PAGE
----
Good Conduct/GPA Policies and Curricular and Co-Curricular Activities
Published March 2017
The Iowa Department of Education and the Iowa High School Music Association (IHSMA) occasionally receive questions about the application of locally developed Good Conduct “minimum grade point” policies to students who participate in curricular activities (those activities that are part of the curriculum), which generate grades or academic credit, and co-curricular activities (those activities that are outside of but usually complementing the regular curriculum). The school must balance (1) the interests in ensuring that it is represented by performers who uphold high standards of citizenship and academic attainment with (2) its obligation to ensure that students’ academic records accurately reflect each student’s actual academic achievement.
If a student is a representative of a school in a performance or competition (whether sponsored by the IHSMA or not), a district may permissibly exclude a student based upon violations of a Good Conduct policy or a minimum grade point standard only if it is co-curricular or in nature. The district must ask whether the performance or competition is curricular or co-curricular in nature.
- If being excluded from the music event or performance due to a Good Conduct or minimum GPA policy violation will have no effect on a student’s academic record, the activity is co-curricular or in nature. No further action is required, and the district may apply its policy and the IHSMA Academic Eligibility Rule.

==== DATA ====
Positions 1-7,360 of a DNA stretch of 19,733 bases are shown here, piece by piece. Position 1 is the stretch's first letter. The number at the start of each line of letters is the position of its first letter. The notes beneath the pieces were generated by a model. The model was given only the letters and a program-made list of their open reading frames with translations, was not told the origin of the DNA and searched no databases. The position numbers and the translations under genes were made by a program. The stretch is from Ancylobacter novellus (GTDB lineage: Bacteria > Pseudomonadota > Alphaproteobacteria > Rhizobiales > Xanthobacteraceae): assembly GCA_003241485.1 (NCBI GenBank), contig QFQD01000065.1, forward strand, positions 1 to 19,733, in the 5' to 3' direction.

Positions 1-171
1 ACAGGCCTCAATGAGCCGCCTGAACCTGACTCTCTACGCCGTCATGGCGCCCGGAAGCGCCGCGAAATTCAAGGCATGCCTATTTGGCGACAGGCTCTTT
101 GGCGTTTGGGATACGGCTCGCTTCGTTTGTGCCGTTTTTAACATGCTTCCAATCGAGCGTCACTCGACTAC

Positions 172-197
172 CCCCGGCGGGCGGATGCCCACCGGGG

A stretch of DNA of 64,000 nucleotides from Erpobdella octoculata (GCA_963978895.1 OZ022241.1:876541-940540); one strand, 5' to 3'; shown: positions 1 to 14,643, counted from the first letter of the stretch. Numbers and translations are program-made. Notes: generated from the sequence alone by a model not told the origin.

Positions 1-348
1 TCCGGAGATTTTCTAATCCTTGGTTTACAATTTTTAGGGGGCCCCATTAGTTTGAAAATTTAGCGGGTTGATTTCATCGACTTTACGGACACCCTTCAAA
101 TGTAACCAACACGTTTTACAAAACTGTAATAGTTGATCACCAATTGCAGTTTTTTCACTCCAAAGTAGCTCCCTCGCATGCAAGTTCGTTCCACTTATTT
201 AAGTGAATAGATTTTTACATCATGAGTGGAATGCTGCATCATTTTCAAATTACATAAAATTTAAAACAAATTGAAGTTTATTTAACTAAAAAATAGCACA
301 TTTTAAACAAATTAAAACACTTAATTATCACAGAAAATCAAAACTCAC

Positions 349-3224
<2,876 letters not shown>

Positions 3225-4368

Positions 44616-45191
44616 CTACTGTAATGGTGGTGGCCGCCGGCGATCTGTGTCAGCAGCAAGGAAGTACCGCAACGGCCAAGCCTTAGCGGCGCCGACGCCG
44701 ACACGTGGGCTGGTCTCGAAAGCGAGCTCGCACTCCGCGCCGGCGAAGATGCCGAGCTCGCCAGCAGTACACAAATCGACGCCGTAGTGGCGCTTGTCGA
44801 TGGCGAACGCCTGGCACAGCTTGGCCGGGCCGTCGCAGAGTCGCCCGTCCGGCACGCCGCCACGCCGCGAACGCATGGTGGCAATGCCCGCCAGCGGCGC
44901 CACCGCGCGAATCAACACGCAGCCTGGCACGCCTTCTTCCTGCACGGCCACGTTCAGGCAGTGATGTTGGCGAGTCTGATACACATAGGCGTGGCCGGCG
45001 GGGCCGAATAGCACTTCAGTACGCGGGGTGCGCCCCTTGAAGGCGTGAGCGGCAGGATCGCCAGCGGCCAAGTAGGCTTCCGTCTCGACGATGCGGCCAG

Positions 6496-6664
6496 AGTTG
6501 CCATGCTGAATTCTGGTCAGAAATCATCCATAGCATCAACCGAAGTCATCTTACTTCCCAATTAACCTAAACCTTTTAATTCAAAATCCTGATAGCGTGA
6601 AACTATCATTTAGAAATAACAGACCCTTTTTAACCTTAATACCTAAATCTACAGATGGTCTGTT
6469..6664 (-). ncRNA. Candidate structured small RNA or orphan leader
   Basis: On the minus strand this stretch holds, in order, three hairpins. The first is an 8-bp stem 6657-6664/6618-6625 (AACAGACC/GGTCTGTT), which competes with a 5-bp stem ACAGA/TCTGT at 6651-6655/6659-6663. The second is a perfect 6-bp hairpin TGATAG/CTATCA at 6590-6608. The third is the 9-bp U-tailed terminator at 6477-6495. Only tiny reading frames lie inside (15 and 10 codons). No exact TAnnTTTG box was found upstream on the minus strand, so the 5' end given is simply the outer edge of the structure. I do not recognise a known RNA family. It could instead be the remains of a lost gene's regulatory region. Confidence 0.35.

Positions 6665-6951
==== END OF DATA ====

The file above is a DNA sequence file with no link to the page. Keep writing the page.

- If being excluded from the music event or performance due to a Good Conduct or minimum GPA policy violation will have an actual or potential negative effect on a student’s academic record, the activity is curricular in nature. The student may not be excluded from that activity based on application of a Good Conduct or minimum GPA policy. To do otherwise would be contrary to State Board decisions. Penalizing a student by reducing the student’s grades for acts that have no relation to the subject matter being assessed would be an impermissible double punishment and is contrary to the best interest of education. See, e.g., Audubon Cmty. Sch. Dist., 13 D.o.E. App. Dec. 284 (1996); Dallas Center-Grimes Cmty. Sch. Dist., 13 D.o.E. App. Dec 332 (1996); Algona Cmty. Sch. Dist., 5 D.o.E. App. Dec. 270 (1987); see also Larry Bartlett, Academic Evaluation and Student Discipline Don't Mix: A Critical Review, 16 J.L. & Educ. 155 (1987). In Valentine v. Independent Community School District, 187 Iowa 555, 174 N.W. 334 (1919), the Supreme Court of Iowa overturned a school district’s decision to withhold earned diplomas and grades from graduates who refused to wear caps and gowns for commencement activities. For this reason, IHSMA “competitive” events cannot be used to determine a child’s course grade: application of the IHSMA’s Academic Eligibility Rule may result in a prohibited double punishment.